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Ireland's climate in the future

Warming of the climate is happening and it is extremely likely that man has been the main cause of global warming since the mid-20th century. Observations show that global average temperatures have increased by 0.85˚C since 1850 (IPCC, 2013).  The atmosphere and oceans are warming and sea levels are rising while the amount of snow and ice is falling. The impacts can be seen on all continents.

Research at national level has shown that changes in Ireland's climate are in line with global trends.Even if GHG emissions fall to levels required to stop the worst impacts of climate change some changes are still likely to occur. This is because the climate system is slow to react and some changes are already locked in.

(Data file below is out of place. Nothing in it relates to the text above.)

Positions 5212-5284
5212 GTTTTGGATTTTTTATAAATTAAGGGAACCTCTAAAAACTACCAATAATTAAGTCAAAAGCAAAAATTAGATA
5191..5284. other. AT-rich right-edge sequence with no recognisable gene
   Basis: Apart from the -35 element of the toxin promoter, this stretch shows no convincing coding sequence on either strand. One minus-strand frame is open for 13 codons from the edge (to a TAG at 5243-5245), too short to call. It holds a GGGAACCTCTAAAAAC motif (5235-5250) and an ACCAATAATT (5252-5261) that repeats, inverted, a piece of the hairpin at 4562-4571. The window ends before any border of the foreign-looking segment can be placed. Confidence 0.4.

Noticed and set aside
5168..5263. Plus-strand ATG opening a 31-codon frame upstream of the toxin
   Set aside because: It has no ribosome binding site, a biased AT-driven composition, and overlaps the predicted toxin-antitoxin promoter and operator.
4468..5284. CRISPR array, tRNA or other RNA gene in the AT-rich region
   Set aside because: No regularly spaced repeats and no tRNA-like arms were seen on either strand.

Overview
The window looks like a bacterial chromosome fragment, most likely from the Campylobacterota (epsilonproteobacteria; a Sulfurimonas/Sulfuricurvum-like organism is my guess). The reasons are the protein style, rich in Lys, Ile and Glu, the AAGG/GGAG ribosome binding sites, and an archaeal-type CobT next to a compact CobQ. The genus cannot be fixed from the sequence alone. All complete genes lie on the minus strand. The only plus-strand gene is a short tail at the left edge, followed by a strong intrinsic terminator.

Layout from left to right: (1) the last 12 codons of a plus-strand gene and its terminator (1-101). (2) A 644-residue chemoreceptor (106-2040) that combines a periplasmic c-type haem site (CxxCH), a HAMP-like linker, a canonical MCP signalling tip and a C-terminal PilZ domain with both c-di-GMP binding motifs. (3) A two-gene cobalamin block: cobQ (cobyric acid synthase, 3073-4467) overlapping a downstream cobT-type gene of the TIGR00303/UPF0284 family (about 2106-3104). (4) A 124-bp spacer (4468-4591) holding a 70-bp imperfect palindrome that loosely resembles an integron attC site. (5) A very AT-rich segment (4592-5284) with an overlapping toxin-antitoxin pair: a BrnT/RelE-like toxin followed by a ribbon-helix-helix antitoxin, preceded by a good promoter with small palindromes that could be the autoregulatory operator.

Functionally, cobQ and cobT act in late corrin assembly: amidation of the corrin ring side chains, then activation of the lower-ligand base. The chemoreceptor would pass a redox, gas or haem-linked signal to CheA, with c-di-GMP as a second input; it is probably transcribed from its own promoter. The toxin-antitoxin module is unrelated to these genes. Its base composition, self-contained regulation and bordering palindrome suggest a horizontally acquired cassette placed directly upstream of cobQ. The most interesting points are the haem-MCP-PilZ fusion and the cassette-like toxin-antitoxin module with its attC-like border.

For Ireland, climate change impacts are expected to increase over the coming decades and could include the following;

  • sea level rise;
  • more intense storms and rainfall events;
  • increased likelihood and magnitude of river and coastal flooding;
  • water shortages in summer ;
  • increased risk of new pests and diseases
  • adverse impacts on water quality; and
  • changes in distribution and phenology (the timing of lifecycle events) of plant and animal species on land and in the oceans.